Violeta Chamorro, president of Nicaragua, was the Foreign Policy Association’s guest at breakfast at the Waldorf recently; and her mien and manner stirred the tentative surmise—and indeed the wild hope—that nations ruined by professional politicians might be finding their salvation in amateurs.

Very little is visible in Mrs. Chamorro’s philosophy of government that could suggest pretensions more mischief-makingly lofty than the homemaker’s. Her unassuming virtues cannot, of course, be called house-wifely, because she is that grander presence, the chatelaine.

The Chamorros have an ancient if not always secure lodging among Nicaragua’s ruling families. When her husband Pedro, the publisher, was assassinated by Somocista bravoes, his widow inherited an ancestral house with a variety of mansions. One of her sons was a Sandinista loyalist and another a pillar of the civilian resistance. A nephew was killed fighting with the Salvadoran guerrillas only a few weeks ago.

There is thus room under her protecting wing for a family torn by all the rancors and embitterments that have so long cursed Central America. All her graces arise from a perspective uniquely domestic: she can be fearless in contemplating Nicaragua’s quarrels, and confident of calming them, because she has lived among them at the dinner table.

The hardest thing for most governors is to recognize their people as their family; but nothing seems easier for Mrs. Chamorro, because she can look at her country and see her own household. She beat the Sandinistas in an election no less spiteful than the average these days; and she and the unseated Daniel Ortega at once embraced. Theirs was a scene of reconciliation defying all the history that lay behind it. We owe their miracle to a counterrevolutionary who dared reach out and to a revolutionary who had preserved the human sensibilities he needed to accept her.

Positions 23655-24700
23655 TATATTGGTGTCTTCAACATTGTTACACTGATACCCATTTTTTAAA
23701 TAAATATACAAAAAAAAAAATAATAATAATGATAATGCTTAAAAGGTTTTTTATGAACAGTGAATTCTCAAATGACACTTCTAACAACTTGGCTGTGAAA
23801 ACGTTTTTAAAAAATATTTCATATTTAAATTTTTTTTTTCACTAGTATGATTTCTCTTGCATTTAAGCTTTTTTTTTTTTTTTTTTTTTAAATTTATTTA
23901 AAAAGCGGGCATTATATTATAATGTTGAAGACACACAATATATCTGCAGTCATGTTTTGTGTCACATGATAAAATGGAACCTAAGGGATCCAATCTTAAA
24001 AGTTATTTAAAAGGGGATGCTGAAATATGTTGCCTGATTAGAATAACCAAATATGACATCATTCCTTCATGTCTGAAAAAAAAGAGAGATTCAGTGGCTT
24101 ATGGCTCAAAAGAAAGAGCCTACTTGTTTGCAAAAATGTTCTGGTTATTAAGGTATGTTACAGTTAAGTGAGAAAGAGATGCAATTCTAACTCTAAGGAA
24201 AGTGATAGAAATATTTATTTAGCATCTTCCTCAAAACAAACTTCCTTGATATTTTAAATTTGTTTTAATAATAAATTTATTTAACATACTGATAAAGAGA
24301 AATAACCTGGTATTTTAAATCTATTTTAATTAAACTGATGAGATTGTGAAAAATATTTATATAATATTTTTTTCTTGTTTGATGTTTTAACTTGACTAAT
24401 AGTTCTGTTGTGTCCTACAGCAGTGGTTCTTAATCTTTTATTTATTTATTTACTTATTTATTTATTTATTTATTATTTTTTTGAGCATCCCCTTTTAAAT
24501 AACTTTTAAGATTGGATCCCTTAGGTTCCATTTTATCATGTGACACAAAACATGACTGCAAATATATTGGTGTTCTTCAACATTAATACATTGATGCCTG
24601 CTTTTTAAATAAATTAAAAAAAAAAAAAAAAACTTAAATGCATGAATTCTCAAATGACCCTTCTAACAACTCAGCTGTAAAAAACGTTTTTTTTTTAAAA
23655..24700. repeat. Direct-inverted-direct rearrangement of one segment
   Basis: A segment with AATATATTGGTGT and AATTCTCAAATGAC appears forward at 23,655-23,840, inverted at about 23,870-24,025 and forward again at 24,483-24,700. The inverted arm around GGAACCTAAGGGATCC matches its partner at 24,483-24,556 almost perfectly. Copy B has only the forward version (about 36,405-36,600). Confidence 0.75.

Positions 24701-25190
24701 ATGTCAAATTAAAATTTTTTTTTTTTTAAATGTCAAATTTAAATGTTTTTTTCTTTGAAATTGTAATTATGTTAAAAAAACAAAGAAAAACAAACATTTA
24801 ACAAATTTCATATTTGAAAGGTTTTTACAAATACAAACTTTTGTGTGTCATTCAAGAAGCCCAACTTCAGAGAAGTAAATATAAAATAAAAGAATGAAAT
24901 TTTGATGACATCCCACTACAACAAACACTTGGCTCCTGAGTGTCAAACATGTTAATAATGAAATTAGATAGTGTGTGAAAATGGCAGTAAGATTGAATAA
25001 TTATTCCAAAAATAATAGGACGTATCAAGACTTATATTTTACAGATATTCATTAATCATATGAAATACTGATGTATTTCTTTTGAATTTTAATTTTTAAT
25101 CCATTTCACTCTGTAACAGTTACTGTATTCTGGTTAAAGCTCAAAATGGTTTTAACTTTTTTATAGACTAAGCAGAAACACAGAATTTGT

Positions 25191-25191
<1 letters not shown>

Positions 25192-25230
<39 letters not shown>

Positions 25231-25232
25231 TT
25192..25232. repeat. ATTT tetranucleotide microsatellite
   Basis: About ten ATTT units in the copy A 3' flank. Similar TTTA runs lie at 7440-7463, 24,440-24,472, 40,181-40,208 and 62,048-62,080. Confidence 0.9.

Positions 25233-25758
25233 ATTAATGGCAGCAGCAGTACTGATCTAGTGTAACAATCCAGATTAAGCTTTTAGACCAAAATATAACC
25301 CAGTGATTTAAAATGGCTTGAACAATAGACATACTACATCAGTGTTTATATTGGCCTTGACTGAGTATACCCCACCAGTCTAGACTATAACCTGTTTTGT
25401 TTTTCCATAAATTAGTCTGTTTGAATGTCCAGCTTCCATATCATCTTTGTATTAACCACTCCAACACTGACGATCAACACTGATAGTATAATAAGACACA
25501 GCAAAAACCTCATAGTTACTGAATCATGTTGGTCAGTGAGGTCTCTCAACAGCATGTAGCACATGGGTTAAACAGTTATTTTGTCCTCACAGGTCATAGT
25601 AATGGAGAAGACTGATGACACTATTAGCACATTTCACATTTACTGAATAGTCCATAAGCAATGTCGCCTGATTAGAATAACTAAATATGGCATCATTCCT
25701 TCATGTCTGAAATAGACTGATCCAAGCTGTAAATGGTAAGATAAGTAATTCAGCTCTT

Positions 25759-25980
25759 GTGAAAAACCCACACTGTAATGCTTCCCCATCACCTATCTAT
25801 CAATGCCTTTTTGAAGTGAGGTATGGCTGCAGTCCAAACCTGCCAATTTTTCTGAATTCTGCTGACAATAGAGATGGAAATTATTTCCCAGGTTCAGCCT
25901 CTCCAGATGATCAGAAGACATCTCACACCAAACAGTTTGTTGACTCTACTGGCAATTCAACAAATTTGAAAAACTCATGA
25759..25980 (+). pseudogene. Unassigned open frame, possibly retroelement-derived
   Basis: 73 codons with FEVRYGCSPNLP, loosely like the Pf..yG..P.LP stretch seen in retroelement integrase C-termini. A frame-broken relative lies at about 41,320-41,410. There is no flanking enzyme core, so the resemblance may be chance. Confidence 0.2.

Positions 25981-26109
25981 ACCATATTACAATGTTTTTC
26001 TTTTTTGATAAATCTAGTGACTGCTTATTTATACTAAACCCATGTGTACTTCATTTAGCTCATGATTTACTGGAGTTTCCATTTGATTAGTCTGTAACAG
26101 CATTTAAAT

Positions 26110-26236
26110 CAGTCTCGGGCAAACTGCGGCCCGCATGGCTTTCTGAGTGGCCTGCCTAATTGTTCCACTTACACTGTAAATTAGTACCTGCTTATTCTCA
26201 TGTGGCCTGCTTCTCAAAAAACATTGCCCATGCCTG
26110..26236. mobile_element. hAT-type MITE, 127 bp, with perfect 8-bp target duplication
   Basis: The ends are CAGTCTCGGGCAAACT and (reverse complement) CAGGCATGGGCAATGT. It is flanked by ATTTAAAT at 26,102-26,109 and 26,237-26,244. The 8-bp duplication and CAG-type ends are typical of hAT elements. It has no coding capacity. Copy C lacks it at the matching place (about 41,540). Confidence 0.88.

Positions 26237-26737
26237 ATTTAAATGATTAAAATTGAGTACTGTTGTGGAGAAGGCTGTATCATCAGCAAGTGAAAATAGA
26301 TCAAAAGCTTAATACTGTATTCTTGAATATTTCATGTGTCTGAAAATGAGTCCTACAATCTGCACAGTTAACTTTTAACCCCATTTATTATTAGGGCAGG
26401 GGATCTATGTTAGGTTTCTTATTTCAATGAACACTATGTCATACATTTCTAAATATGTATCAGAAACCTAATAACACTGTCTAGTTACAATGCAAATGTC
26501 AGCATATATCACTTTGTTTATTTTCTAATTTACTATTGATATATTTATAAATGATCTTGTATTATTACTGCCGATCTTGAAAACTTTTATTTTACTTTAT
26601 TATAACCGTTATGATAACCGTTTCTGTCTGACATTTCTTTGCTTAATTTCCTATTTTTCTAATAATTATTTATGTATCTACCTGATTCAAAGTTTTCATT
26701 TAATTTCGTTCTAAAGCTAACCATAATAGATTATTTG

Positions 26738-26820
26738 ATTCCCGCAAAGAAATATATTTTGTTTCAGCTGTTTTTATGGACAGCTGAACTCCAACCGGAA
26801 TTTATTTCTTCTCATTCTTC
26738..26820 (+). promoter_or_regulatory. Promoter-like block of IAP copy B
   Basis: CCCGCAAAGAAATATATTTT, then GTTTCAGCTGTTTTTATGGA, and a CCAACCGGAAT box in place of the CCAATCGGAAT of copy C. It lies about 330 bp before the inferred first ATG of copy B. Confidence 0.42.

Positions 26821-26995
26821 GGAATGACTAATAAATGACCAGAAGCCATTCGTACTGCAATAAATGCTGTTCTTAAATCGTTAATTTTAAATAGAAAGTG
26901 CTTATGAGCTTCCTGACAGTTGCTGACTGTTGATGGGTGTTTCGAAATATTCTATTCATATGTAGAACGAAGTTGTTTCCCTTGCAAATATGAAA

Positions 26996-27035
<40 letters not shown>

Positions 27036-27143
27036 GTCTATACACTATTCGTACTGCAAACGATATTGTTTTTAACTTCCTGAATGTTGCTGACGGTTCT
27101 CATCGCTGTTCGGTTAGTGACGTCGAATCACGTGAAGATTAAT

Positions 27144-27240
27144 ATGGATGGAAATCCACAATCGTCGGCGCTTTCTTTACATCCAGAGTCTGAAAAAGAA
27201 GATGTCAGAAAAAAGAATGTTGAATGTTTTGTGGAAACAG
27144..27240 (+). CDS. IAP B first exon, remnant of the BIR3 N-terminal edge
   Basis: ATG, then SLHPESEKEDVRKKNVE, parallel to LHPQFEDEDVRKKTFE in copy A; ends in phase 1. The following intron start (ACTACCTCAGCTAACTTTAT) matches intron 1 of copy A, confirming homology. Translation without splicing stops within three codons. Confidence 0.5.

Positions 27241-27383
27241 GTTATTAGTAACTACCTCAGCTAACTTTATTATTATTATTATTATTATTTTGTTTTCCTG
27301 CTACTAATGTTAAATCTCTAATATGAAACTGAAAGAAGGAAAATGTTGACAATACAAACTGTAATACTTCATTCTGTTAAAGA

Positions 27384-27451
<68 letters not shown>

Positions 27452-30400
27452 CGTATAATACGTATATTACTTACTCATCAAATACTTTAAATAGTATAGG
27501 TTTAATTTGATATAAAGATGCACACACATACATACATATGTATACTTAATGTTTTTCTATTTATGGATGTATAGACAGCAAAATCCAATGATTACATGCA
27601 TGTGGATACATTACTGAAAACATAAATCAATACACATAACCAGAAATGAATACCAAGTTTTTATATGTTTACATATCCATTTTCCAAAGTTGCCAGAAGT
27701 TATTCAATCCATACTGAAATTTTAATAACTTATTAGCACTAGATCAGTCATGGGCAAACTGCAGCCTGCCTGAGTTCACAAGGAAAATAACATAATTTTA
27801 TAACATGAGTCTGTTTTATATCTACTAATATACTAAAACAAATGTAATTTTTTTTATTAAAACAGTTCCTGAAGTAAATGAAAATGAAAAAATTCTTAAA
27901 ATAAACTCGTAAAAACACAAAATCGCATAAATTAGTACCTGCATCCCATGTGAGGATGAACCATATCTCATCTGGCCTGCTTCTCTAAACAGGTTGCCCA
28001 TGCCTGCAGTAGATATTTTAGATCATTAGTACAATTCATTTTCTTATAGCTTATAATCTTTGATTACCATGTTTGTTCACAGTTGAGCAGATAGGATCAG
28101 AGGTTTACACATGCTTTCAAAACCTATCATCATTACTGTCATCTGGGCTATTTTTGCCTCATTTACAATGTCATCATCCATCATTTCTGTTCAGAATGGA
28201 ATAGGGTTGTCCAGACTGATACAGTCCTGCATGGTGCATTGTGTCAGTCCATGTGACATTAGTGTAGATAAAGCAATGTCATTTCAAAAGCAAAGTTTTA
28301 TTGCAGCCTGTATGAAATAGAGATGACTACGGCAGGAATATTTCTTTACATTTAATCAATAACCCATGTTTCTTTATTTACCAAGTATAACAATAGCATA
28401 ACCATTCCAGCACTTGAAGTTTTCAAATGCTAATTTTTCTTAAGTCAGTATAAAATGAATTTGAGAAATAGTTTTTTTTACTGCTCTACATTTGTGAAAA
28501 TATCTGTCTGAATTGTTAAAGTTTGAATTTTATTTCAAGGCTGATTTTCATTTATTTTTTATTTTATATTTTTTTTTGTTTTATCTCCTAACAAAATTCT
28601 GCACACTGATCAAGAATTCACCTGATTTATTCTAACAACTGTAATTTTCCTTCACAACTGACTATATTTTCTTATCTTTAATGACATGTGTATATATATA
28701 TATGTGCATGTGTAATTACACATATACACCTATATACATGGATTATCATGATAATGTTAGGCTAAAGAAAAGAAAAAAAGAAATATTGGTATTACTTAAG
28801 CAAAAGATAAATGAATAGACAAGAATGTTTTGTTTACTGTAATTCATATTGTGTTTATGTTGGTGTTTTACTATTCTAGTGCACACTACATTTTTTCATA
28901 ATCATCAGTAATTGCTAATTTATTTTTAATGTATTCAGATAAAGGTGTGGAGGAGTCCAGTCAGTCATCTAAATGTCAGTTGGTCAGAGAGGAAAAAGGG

Mrs. Chamorro’s government has done better at binding up its country’s wounds than restoring its health, and she couldn’t tell the Foreign Policy Association much of substance. What counted more were those glintings of her spirit that touch the heart. She was asked about Enrique Bermudez, the former contra commander who was assassinated by the usual unknowns in Managua last February. Bermudez was all else but immune to suspicion of thuggery himself, and his intransigence had been no small trial to Mrs. Chamorro. But all the same, as a widow herself, she had flown to Miami to condole with the bereaved Mrs. Bermudez and ask her to suggest nominees for the investigation commission.

“I don’t,” she said from the depths of her own loss, “want any more murders in my country.”

For her any death, friend’s or foe’s, is a death in the family, which is to say that she carries the secret that may be the redemption of troubled people everywhere. What has so often troubled our encounters with women of state in recent years is how like the men of state they seem, and how susceptible to the false masculinity that has been the baneful weakness of politicians everywhere.

But Violeta Chamorro reminds us again of the blessings of what used to be thought of as sensibilities uniquely feminine. The world has been wearied and brought low by movers and shakers; what it cries out for now are healers to whom words like kind and gentle are not rhetoric but the feelings that rule every minute of the day. When Mrs. Chamorro commends the contras who have returned to Nicaragua to gather the bean crop on their new farms, she speaks of these now-peaceful warriors as “boys.” It is the voice of the housekeeper, whose spirit is much more useful as it is more modest than the combat commander’s.

If we listen to that spirit, we may begin to think of all around us as our own family; unless we do, we will break apart and die of loneliness and hatred.

Copyright © 1991 Newsday, Inc.

This Issue

June 13, 1991